I think continually of those who were truly great

by Stephen Spender

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The Poem

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“I think continually of those who were truly great” is an untitled poem that first appeared in New Signatures, a collection of poetry selected by Michael Roberts to offer an imaginative and intellectual blend that would deal positively with the problems of the twentieth century. This popular collection also represented the works of emerging poets such as W. H. Auden, C. Day Lewis, William Empson, John Lehmann, and Richard Eberhart, who collectively became known, for a time, as New Signatures poets. Spender contributed more poems than any of the others, and his seven poems promptly became part of his collected canon.

“I think continually of those who were truly great” is written in free verse with three stanzas containing eight, seven, and eight lines, respectively. The meter of the poem is highly varied, containing fine examples of most meters used in English poetry. While this poem settles into no regular meter, line length, or rhyme scheme, it is, nonetheless, highly musical with its syncopated rhythms and sharp images.

The opening line of the poem, which is typically used in place of its omitted title, sets a tone of reminiscing about the great; the verb “were” signals that those the poet admires are already dead. The second line declares that these noteworthy souls were born to greatness, having existed before birth and having had a history of the greatness they would realize in life on earth. The language is almost Neoplatonic as the poet discusses how these individuals have come from the light and are going back to the light or “Spirit.” Plato’s philosophy of learning maintained that education was a process of remembering what one already knows. Great people, as described in this poem, are those whose recollection of the lofty state from which they have come is fresh and vital like spring blossoms.

The second stanza continues this definition of greatness as a process of remembering not only human ancestry but also the spiritual ancestry dating before the creation of the Earth as humans know it. In one sense, the poem seems to be advocating a kind of reincarnation, but, in another sense, the poem is discussing the power of getting in touch with the ancient roots of culture that form the lifeblood of most great poetry. To continue this tradition introduced by great people, the poet encourages people to never forget these individuals and “Never to allow gradually the traffic to smother/ With noise and fog, the flowering of the Spirit.”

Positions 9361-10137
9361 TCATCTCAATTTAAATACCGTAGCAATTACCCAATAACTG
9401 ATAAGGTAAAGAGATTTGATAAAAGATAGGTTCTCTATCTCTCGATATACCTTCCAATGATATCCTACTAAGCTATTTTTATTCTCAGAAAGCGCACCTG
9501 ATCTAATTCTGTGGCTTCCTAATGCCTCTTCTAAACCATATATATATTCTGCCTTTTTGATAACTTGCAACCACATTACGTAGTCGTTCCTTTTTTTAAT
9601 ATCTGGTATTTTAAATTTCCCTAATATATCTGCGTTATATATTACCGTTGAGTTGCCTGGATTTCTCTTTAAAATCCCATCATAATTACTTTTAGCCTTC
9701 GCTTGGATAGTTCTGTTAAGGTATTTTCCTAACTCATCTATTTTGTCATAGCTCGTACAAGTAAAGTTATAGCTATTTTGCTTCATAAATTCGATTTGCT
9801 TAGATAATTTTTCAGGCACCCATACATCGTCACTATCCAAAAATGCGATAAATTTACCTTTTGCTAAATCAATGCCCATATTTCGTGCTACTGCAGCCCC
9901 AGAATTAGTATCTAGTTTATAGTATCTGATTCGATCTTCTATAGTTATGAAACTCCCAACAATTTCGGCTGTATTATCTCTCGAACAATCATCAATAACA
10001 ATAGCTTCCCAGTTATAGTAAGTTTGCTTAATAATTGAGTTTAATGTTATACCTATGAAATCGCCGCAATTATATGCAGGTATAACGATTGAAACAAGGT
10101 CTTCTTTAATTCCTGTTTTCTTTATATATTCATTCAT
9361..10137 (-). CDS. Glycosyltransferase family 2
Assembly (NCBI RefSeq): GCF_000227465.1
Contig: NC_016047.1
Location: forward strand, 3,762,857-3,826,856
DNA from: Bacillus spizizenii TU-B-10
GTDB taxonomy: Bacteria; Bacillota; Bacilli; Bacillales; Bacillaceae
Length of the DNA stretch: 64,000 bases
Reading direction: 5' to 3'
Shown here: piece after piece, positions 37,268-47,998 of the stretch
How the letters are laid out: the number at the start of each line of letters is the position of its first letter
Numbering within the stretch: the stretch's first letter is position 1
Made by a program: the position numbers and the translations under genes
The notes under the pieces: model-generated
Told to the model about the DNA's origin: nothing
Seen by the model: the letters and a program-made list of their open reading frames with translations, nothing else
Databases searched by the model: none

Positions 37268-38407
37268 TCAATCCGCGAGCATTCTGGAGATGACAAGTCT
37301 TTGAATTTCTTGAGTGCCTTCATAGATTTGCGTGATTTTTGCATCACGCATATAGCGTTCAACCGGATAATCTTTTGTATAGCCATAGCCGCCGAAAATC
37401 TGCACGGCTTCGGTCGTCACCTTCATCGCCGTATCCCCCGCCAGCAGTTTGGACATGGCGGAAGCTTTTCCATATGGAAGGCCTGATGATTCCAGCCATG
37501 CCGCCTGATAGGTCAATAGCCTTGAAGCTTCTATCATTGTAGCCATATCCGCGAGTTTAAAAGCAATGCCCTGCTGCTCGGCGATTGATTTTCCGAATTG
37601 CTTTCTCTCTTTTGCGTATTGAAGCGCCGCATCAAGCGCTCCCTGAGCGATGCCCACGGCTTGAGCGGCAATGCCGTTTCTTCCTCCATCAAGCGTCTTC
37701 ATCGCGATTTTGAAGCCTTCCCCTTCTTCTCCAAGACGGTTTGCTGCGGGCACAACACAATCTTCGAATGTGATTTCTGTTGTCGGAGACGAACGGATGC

The final stanza declares that creation itself celebrates the names of the great. This creation is alive and well aware of the noteworthy souls. The final four lines of the poem state elegantly how the great are “those who in their lives fought for life.” Such souls who keep the value and purpose of life in their hearts leave their signature across the sky like a vivid sunset that one can never forget. Those who have been true to the best in life are destined to be remembered well.

Forms and Devices

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“I think continually of those who were truly great” is a fine example of the New Signatures era of poetry. The style of the poem shows the influence of T. S. Eliot (whom Spender respected and admired), especially in its use of a highly imagistic, free-verse form. Those of Spender’s own generation, such as Auden and Lewis, also influenced Spender to hold a very optimistic view of what humanity could accomplish in life. While the New Signatures poets often, in keeping with Marxist ideals, railed against capitalism and championed the common laborer, Spender seems to set aside...

(This entire section contains 436 words.)

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this agenda for a moment. What remains of this cultural development among the poets is a sense of enthusiasm about the potential of individuals for achieving greatness.

The images in this poem are primarily tied to life and inspiration. In the ancient Greek tradition, inspiration was the product of the gods breathing new life into the writer, performer, or speaker. The phrase “lips, still touched with fire” reminds one of Isaiah 6, in which the prophet’s lips are cleansed by the touch of a coal from the altar, leaving the prophet with inspiration to go forth and speak purely for God. Images of light and singing are also connected with inspiration. For the ancient Greeks, from which this elegiac form is derived, all forms of poetry and most parts of their plays were to be sung. Singing was considered the natural medium of inspiration, especially for the poet.

The images in the second stanza contrast with those in the first and third stanzas by being more visceral and earthy. Images such as “blood,” “rocks,” “grave evening,” “noise,” and “fog” are reminders of the frailty and struggle of life against impending death. Great people are those who face great challenges well. The images in the third stanza are also earthy, but they move one’s view upward toward the sun. The elements of these bodily souls dissolve into light as they leave their honorable signature on the very air other people breathe. The phrase “vivid air” in the last line is another reminder that creation itself is vitally alive to the greatness of humanity and can be played like a harp humming with the song of life. The motifs of travel in the closing lines also remind readers that life is a pilgrimage. While this journey through life is terribly brief, it does tell much about one’s basic inclinations and sets an angle of travel into eternity. The great not only aim high, they aim truly at their point of origin, which is also their point of destiny.